The carbon layer also protects from organic vapors and gases that emerge when welding. However, the carbon layer protects only from low gas contamination levels.
If you work with chemical solvents, degreasers, or paints, you need combination filters with more reliable gas protection efficiency. The one shown below is a good example. It combines a particulate filter and a standard gas cartridge.
How disposable welding respirators compare to elastomeric respirators?
Disposable welding masks are not suitable even for simple welding projects. They can filter particulates, but they do not offer a good fit which is of utmost importance. Elastomeric respirators seal far better.
Also, if you want to weld often, they are not cheap in the long run. They cost around 3-5$, but they are good for one day’s work.
In comparison, reusable respirators’ filters have a far longer service life, around one month with regular usage.
How PAPR welding respirators compare to elastomeric respirators?
Powered Air-Purifying Respirators (PAPR) use a battery-powered fan to deliver filtered air inside a properly designed welding helmet.
They offer far better protection and comfort than elastomeric respirators and are great to have if you weld metals such as stainless steel.
But PAPR respirators are very expensive to buy and maintain for home welding. Most of them cost with the welding helmet around 800$-1500$ and come with expensive filters and replaceable parts.
PAPRs are for professionals who weld all day long through the week.
However, PAPRs are your only choice if you do not have a good fit with elastomeric respirators or if you have breathing difficulties.
Helpful tips when using a welding respirator at home
- Even if you wear the best respirator, you must always keep your head away from the fumes. Respirators cannot work well if the fumes are too dense.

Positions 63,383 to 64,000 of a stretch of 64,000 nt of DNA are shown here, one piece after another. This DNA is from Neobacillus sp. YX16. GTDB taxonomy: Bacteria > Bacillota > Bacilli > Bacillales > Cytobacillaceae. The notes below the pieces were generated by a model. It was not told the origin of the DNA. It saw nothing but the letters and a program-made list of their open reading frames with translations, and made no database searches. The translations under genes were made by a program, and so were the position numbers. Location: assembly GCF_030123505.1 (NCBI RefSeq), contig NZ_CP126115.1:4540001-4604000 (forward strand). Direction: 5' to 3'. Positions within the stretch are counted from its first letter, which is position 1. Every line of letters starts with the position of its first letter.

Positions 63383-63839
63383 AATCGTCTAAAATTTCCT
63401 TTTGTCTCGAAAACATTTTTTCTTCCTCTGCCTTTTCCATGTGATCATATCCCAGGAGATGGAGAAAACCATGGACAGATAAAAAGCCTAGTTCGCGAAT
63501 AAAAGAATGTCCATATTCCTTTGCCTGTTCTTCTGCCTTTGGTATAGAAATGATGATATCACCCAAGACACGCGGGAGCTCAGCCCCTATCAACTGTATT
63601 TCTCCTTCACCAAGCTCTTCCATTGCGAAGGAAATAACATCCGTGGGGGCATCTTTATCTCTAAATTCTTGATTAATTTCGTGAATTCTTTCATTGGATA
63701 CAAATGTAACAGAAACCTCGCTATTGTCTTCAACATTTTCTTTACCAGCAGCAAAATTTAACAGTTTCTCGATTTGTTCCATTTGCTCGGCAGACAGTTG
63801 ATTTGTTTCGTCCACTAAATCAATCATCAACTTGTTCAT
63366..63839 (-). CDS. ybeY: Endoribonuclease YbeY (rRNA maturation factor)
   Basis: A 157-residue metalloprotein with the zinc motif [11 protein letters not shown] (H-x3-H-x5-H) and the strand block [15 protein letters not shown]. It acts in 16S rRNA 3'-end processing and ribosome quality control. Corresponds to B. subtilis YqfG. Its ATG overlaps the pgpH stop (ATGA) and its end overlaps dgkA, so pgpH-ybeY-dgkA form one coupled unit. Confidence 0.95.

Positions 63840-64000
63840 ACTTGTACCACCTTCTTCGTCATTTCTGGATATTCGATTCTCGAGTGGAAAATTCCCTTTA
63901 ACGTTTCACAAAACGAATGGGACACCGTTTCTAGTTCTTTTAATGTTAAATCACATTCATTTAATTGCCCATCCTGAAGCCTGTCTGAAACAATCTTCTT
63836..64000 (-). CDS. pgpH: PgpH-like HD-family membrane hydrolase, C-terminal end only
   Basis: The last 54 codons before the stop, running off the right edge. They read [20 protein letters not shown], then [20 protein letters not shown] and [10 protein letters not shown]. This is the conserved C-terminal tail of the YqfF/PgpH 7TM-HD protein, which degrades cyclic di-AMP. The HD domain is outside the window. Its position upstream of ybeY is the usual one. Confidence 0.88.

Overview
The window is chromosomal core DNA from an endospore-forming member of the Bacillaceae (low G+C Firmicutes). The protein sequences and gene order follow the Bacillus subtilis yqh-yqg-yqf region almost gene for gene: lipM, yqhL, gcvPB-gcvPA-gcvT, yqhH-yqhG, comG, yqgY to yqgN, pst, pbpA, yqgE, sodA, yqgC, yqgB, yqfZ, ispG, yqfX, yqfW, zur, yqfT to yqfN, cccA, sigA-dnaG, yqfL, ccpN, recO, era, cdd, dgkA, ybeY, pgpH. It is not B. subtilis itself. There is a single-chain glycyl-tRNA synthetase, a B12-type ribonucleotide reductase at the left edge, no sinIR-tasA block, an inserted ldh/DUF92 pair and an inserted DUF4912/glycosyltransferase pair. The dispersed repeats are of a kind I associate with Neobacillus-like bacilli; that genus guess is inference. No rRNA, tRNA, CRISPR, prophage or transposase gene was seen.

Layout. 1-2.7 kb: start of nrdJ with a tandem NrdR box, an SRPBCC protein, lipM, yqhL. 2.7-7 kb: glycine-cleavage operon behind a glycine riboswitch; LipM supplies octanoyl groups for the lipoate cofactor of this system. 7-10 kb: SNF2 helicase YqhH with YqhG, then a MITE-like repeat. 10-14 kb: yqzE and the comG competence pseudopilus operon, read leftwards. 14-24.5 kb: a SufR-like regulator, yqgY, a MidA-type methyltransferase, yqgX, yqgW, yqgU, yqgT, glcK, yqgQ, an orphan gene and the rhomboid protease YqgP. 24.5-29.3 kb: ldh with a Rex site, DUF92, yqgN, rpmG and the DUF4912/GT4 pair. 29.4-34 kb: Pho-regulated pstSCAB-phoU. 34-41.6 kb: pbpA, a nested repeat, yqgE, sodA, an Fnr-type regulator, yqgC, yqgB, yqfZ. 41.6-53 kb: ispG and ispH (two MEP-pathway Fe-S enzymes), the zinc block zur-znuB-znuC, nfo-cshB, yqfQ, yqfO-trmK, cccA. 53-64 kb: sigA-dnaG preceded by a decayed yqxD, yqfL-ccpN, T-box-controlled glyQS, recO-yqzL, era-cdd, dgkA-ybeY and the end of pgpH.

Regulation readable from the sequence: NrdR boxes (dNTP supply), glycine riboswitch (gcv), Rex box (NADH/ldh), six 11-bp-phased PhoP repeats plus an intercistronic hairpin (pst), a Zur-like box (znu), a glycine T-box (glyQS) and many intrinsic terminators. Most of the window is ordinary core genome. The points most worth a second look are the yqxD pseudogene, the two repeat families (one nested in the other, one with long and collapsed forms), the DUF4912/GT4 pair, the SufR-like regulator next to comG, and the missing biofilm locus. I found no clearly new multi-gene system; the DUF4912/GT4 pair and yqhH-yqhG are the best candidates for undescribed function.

- If you weld indoors, even if you use a respirator, you still need sufficient mechanical ventilation.
- Never weld if you used chlorine-based chemicals in the welding area.
- As with every tool you have, always keep the instructions and papers that came with your respirator. If something bad happens, authorities might ask to see if you have them, even if you are a home welder.
How to clean and store a welding elastomeric respirator?
It would be best if you cleaned your welding respirator to avoid skin irritations and deterioration of the materials so you can keep it longer. Each manufacturer has its own cleaning procedure for each product they make.
However, you can clean most elastomeric respirators with the following general guidelines.
- Remove the filters or cartridges and keep them away.
- Remove any other removable parts of the main body.
- Clean the mask and parts using warm water 110°F (43°C) with a mild detergent or the manufacture’s cleaning products. You can also use a soft plastic brush for tougher spots.
- Rinse the parts in running warm water.
- Sanitize all the parts using the manufacturer’s products or equivalent solution and rinse again.
- Air-dry the parts in a clean environment or hand-dry them with a clean cloth.
- Reassemble the respirator.
The water temperature must not exceed 140°F (43°C). Otherwise, the materials may deteriorate with time.
While cleaning your respirator, it is a perfect opportunity to inspect it and replace any worn or defective parts.
Store an elastomeric respirator dry at an upright position in a heat and air isolating bag. Proper storage will protect the respirator from:
- Physical distortion.
- Pollution from air particulates and gases.
- Harmful sunlight.
- Excess moisture.
- Physical damage.
- Too much heat or cold.
Store any used filters and especially gas cartridges separate from the respirator. Gas cartridges may release a portion of the pollutants back and contaminate the respirator.
In a nutshell
All kinds of smoke are unhealthy. Therefore, it is wise to wear a respirator when welding, even for a short time.
While welding, most of the air pollution comes from consumable electrodes in the form of welding fumes. But the air might also contain fine grinding dust, oil particulates, and various harmful gases.
An elastomeric half-face reusable respirator is the best overall choice to protect you when welding at home.
P100 (or FFP3 in EU) filters with additional active carbon can protect you more than enough from welding fumes and ozone.
Make sure the elastomeric respirator fits you without leaving any gaps. Otherwise, the efficiency of the respirator drops dramatically.
More Weldpundit articles
- What Is a Welding Respirator?
- Protect Yourself From Welding Fumes and Gases: A Helpful Guide.
- Can You Weld at Home? Basic Considerations.
- Can You Learn Welding on Your Own? What Do You Need
- What Is a Welding Blanket? A Helpful Guide.
- What Is a Welding Rod Oven? Do You Need One for Home Welding?
- How to Choose a Stick Welder: Best Entry-Level Characteristics.